NIPTUCK Magazine: ABC of Breast Augmentation

Everyone’s breasts are different and not all breast augmentation surgery is the same.

The following article hopes to enlighten us on the in and outs of one of plastic surgery’s most popular procedures.

Author: Craig Rubenstein

What is a breast?

The breast is made up of fatty tissue, glandular tissue, milk ducts, blood vessels, nerves and lymph ducts, covered with skin. Below the breast lies the pectoralis major muscle. A breast implant can be placed either partially under or over this muscle, depending on the thickness of your breast tissue and its ability to adequately cover the breast implant.

It is fatty tissue that makes the breast feel soft and gives its shape. The shape also depends on the elasticity of the skin. Young breasts are composed of a lot of glandular tissue and little fatty tissue, which makes it firm. The glandular tissue gradually makes way for the fatty tissue, which is much less firm. This is why breasts become a little flabbier over the course of time. Pregnancy and breast-feeding also affect the shape of the breasts. As you get older, gravity will cause the upper part of your breasts to become “emptier”, which means that the breasts droop more. Breasts contain no muscle tissue, so there is no point in doing exercise in order to enlarge them.

How are breast implants used?

A breast implant is inserted either under the breast tissue (subglandularly) or under the greater pectoral muscle (subpectorally). The incision for the insertion is made typically either in the fold of the skin under the breast, around the areola (the area around the nipple), or in the armpit.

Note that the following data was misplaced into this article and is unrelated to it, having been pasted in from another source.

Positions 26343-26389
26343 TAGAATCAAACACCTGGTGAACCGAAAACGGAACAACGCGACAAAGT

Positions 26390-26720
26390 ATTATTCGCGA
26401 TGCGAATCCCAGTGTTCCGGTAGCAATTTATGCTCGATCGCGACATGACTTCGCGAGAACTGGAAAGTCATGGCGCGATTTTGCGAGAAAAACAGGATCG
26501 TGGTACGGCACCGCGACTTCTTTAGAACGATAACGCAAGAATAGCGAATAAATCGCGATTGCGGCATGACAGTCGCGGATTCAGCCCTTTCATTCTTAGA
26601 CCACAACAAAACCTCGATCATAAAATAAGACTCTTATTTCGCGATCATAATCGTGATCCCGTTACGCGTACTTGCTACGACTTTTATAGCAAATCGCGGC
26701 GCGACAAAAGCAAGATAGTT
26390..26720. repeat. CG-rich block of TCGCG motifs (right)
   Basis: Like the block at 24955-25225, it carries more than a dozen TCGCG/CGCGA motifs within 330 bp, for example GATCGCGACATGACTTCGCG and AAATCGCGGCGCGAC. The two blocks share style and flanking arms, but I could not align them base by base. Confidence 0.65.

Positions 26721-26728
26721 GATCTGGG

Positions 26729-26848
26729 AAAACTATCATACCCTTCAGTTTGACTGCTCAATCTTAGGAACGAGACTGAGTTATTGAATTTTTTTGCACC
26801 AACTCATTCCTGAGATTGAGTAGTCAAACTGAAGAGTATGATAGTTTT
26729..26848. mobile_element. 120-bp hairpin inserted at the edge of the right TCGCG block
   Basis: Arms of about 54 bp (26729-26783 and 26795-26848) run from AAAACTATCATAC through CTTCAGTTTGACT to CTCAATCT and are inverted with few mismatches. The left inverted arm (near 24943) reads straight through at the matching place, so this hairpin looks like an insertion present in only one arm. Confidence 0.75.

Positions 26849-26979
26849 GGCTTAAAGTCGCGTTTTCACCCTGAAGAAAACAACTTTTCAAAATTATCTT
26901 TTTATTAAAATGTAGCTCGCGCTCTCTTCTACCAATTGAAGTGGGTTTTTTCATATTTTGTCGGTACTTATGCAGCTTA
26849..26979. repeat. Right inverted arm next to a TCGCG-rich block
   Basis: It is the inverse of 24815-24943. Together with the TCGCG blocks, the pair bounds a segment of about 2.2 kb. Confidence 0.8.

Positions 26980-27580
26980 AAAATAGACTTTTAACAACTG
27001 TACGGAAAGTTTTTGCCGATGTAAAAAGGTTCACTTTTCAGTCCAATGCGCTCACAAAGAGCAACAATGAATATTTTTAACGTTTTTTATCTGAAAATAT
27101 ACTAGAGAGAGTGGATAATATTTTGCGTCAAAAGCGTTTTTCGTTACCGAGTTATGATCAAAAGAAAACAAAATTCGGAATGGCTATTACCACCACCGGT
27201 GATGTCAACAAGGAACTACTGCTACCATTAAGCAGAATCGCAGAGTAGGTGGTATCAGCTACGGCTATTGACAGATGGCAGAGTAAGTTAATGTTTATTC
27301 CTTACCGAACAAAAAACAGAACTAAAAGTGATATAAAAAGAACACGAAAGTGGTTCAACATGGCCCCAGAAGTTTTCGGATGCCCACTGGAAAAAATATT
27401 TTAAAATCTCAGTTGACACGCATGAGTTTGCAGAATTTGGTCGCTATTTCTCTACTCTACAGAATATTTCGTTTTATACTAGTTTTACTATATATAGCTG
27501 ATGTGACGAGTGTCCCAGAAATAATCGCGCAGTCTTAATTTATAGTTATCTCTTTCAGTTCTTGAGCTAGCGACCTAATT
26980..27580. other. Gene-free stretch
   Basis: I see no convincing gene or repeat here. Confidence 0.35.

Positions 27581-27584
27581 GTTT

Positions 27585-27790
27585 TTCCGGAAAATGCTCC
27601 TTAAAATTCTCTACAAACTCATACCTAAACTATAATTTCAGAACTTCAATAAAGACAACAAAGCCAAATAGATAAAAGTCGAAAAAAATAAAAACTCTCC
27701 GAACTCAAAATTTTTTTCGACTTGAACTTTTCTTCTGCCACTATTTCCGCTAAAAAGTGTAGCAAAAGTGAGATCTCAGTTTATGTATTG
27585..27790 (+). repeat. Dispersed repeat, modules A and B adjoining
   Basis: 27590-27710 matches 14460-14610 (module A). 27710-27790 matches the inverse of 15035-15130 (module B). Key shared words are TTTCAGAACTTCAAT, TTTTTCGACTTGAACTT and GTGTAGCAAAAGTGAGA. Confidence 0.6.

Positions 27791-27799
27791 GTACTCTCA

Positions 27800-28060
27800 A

Your surgeon can explain more to you about the various techniques and methods and can help you to decide which is the best and most suitable method for you.

Different breast implant shapes

Because every woman is unique, implants also exist in different shapes and sizes. Some implants are round, while others are shaped more like a teardrop which closely resemble the natural shape of a breast.

  • Round implants
    Round implants fill out the existing breast tissue by adding volume, particularly to the upper part of the breast, resulting in a ‘rounded’ look.
  • Anatomical implants
    Anatomical or teardrop implants are shaped more naturally to follow the body’s natural lines. The implants fill out the existing breast tissue by subtly increasing the upper part of your breast whilst adding more volume to the lower part of your breast.

Both types of implants can increase the size of your breasts. It is up to you which shape you’d prefer to achieve the look you desire.

Your body in balance

Once you have chosen a particular shape, the next question is how big do you want your breasts to be? You will probably choose a size that complements your figure. Most women want the firmer and fuller breast they used to have, or always wanted, but never developed, in proportion with their figure. Many women think of their breast size in terms of the cup size of their bra. For example, if you are currently a 32A, you would probably like to be a full 32B or C after augmentation. But that is not the only consideration. You may also have ideas about minimising the space between your two breasts and how you can bring your breasts into proportion with the overall shape of your body. Discussing what you have in mind with your surgeon is important, so that he or she can take your expectations into account when the implant size and shape is selected.